Ah, the death of winter is a beautiful time indeed. The snow melts, flowers bloom and people tend to be in cheerier moods now that the malaise of winter is gone. Some countries like to celebrate the onset of spring with flower festivals. Others get drunk and have wild water fights. No matter how you're inclined to celebrate the season, check out some of these amazing spring festivals from around the world so you can welcome the new season in a big way.
Thailand's three-day water festival in April is meant to symbolize the cleansing of negative energy in people. The festival falls in one of the country's hotter months, so most people end up wielding super soakers, getting drunk and having a big water fight. It's definitely one of the more entertaining spring festivals out there.
Magic Madzik via Flickr
Polish people celebrate the onset of spring in violent, yet fun, fashion. They make straw dolls ("Marzaniok dolls"), decorate them with humanlike features, parade them through town while singing songs, and then drown them in a lake. Or set them on fire. It's meant to symbolize the death of winter.
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The Swiss celebrate the death of winter in violent fashion as well. They build a big snowman (known as a "Böögg"), place it atop a huge pile of wood and light it on fire. Sometimes they stuff the Böögg with explosives. The tradition dates back to the 16th century — a time when winter posed a much larger threat to the Swiss.
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Bloemencorso Bollenstreek is one of the longest and most beautiful parades in the world. Starting in Noordwijk and ending some 24 miles away in Haarlem, participants construct intricate floats comprised of bulb flowers — hyacinths, tulips, daffodils — and drive them 12 miles down South Holland streets. Hundreds of people come out to see it all and welcome the new season.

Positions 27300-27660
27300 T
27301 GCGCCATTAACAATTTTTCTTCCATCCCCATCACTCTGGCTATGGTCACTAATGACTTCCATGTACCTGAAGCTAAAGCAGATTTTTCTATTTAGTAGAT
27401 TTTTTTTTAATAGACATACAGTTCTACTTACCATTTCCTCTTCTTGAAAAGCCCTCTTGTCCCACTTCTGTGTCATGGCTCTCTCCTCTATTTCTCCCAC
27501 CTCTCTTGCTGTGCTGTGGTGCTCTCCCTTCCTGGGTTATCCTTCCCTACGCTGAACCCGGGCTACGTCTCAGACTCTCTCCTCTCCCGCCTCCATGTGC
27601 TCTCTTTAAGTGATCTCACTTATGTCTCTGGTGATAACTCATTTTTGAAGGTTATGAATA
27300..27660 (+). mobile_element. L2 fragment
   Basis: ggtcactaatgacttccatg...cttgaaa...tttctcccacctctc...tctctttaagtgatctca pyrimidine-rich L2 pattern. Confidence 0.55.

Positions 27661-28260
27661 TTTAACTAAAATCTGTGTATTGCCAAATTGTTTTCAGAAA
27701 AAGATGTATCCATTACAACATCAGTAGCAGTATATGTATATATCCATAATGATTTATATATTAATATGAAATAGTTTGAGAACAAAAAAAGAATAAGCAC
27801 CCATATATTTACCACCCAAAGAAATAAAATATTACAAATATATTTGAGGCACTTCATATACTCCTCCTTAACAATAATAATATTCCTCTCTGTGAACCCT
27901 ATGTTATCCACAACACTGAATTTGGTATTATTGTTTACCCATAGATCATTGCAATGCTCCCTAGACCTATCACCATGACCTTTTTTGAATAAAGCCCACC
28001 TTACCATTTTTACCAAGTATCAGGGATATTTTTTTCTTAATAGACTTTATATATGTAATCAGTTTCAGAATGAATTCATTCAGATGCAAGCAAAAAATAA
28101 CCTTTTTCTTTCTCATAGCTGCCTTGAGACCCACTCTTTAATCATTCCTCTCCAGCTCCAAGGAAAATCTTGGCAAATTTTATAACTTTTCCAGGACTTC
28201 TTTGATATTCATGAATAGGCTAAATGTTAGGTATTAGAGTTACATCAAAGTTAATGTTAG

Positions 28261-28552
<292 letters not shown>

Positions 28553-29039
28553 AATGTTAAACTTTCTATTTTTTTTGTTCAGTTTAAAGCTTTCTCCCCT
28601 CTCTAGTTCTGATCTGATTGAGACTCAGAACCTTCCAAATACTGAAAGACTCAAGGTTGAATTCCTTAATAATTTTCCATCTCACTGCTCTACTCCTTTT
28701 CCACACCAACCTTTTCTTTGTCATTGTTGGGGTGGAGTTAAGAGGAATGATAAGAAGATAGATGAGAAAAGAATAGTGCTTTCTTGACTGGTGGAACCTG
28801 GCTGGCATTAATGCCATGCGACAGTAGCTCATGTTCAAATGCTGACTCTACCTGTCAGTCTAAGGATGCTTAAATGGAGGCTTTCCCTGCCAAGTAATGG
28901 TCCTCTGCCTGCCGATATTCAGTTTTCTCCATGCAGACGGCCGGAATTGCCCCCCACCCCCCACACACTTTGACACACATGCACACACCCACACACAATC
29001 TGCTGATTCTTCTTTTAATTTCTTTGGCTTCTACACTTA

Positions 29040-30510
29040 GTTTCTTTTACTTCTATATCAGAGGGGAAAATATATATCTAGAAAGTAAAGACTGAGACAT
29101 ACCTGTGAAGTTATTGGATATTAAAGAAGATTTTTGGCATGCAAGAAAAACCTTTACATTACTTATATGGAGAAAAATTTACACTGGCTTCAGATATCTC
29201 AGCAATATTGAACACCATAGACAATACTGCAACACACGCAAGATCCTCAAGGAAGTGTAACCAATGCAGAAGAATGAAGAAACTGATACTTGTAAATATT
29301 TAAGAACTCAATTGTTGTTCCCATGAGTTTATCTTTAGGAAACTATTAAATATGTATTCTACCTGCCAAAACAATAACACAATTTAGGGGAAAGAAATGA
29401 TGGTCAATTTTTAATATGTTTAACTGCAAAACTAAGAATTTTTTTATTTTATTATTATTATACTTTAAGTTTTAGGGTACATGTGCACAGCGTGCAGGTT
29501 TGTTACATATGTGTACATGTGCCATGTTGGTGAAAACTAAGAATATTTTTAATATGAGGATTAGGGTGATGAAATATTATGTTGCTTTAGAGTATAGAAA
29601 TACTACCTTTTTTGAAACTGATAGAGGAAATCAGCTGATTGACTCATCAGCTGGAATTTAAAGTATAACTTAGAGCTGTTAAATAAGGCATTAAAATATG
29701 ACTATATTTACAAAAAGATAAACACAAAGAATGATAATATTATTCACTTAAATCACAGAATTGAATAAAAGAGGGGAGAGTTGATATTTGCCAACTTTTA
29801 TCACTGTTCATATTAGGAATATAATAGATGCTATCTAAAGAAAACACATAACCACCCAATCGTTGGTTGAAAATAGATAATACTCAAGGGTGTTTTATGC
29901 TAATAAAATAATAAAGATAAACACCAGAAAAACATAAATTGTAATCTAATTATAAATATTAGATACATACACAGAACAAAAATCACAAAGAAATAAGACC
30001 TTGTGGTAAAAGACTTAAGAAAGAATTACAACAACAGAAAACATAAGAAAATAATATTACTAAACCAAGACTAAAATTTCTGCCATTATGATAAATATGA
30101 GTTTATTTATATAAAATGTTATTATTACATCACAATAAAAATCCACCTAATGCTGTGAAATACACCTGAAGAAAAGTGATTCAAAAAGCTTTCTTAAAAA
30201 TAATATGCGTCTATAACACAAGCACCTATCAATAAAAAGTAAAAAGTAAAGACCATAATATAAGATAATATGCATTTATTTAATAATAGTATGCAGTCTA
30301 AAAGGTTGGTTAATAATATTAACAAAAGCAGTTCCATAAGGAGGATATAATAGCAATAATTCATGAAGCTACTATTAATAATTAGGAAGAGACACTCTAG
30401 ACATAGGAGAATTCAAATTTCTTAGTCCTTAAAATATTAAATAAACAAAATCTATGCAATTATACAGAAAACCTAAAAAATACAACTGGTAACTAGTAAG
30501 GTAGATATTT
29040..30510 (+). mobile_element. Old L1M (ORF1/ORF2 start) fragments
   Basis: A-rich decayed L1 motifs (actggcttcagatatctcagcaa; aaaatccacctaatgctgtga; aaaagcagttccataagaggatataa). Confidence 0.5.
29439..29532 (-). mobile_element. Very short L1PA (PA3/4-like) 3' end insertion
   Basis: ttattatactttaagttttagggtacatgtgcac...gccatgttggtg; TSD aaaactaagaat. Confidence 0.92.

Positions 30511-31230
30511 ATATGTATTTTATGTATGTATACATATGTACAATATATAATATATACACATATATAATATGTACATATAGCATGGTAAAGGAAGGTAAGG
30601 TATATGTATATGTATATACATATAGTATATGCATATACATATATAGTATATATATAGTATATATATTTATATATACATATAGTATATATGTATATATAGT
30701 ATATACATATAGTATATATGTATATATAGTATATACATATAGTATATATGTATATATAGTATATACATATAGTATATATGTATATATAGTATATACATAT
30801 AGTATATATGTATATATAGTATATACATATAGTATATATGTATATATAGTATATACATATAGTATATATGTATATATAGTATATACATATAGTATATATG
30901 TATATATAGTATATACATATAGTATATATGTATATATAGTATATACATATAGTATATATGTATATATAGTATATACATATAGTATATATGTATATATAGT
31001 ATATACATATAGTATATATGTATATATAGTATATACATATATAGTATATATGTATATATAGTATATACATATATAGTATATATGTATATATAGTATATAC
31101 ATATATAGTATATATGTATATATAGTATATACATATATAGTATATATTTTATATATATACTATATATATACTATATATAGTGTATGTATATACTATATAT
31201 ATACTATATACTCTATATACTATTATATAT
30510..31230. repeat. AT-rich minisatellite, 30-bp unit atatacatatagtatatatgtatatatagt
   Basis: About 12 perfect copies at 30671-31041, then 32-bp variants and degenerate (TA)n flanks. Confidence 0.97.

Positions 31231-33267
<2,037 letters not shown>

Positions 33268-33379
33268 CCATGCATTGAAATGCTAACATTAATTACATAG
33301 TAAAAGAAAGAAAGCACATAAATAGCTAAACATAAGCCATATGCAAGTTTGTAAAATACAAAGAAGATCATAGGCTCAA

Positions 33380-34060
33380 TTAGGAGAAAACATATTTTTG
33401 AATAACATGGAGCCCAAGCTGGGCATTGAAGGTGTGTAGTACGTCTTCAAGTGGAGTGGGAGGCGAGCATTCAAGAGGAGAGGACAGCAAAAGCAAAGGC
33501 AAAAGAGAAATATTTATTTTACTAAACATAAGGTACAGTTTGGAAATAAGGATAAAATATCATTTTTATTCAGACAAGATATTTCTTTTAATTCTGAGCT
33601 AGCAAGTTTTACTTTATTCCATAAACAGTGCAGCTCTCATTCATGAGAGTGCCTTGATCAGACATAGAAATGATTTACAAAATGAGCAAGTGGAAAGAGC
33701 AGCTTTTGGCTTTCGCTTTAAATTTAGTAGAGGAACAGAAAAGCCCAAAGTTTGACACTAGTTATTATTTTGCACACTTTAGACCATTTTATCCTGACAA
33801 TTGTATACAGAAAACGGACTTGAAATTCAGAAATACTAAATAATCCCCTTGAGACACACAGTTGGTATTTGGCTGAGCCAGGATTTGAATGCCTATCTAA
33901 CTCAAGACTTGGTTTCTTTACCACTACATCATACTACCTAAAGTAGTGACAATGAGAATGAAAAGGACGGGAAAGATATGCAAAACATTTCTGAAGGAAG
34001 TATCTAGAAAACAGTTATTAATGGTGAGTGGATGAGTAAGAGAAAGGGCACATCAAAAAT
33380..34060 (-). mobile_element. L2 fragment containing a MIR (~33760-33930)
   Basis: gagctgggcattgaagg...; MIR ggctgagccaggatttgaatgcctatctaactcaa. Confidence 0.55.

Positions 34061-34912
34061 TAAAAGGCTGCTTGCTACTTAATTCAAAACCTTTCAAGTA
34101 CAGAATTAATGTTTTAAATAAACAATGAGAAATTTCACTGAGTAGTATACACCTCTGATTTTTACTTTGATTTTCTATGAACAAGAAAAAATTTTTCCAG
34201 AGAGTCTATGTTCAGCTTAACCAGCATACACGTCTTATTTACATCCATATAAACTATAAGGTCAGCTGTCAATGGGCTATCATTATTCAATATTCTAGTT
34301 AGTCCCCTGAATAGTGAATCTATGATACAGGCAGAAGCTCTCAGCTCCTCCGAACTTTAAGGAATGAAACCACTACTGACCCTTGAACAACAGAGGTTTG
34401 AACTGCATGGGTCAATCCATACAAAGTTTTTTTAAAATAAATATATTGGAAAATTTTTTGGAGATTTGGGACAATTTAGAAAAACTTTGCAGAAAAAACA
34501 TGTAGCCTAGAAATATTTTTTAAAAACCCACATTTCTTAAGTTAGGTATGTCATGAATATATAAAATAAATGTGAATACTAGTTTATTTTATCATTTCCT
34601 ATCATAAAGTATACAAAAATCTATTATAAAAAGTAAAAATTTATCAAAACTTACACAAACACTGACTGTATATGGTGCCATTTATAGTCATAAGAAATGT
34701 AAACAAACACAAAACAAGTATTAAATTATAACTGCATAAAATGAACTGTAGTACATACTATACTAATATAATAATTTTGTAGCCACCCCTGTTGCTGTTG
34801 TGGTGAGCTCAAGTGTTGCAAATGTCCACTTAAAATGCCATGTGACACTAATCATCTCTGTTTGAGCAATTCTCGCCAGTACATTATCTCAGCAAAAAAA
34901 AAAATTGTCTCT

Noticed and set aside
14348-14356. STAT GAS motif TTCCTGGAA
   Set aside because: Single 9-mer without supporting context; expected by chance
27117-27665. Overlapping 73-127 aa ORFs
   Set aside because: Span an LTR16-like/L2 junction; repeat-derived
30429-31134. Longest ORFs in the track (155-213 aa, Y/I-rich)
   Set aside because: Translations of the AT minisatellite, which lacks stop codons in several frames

Steven Gerner via Flickr
Starting in late February or early March, Holi is a two-day Hindu festival that originated in India. The first night consists of religious rituals and the lighting of a bonfire, but it's the second day that's caused the festival to spread to Europe and North America. On this day, participants color each other with an assortment of dry powders and (some) have water balloon fights.
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Every spring about 400,000 people head to Canberra, Australia's capital, for Floriade — a flower festival centered around more than one million flowers that bloom in the city's Commonwealth Park. Floriade also includes live music, food, drinks, and rides. The flowers definitely provide a nice (and beautiful) excuse to drink a lot at this Aussie festival.
Beginning at the end of Poush, the ninth month of the Bengali calendar, Shakrain celebrates the beginning of spring with the flying of kites from rooftops. This traditional festival is meant to symbolize unity and friendship in Bangladesh, which might come as a surprise when you see people kite fighting — aka, trying to snag other people's kites with their own.
No one knows quite how this silly spring festival started in Scotland. To celebrate the end of winter, kids wear balls of crumpled paper around their heads and run laps around the town's bell, which remains silent for the colder half of the year. When the bell finally rings at 6 p.m., they stop and the party continues with food.
The blossoming of Japan's cherry trees are a world-renowned spectacle. And for centuries, the Japanese have celebrated the beginning of spring with Hanami — not so much of a festival, but more of traditional practice that involves hosting parties or picnics underneath the newly blossomed cherry trees.
On March 1, Bulgarians celebrate Baba Marta by giving each other red and white figurines that they wear until they spot the first birds or buds of spring. When this happens, they tie the figurines onto trees in celebration of the new season. The tradition pays homage to Baba Marta ("Granny March"), a mythical grandmother figure in Bulgaria whose smile represents the beginning of spring.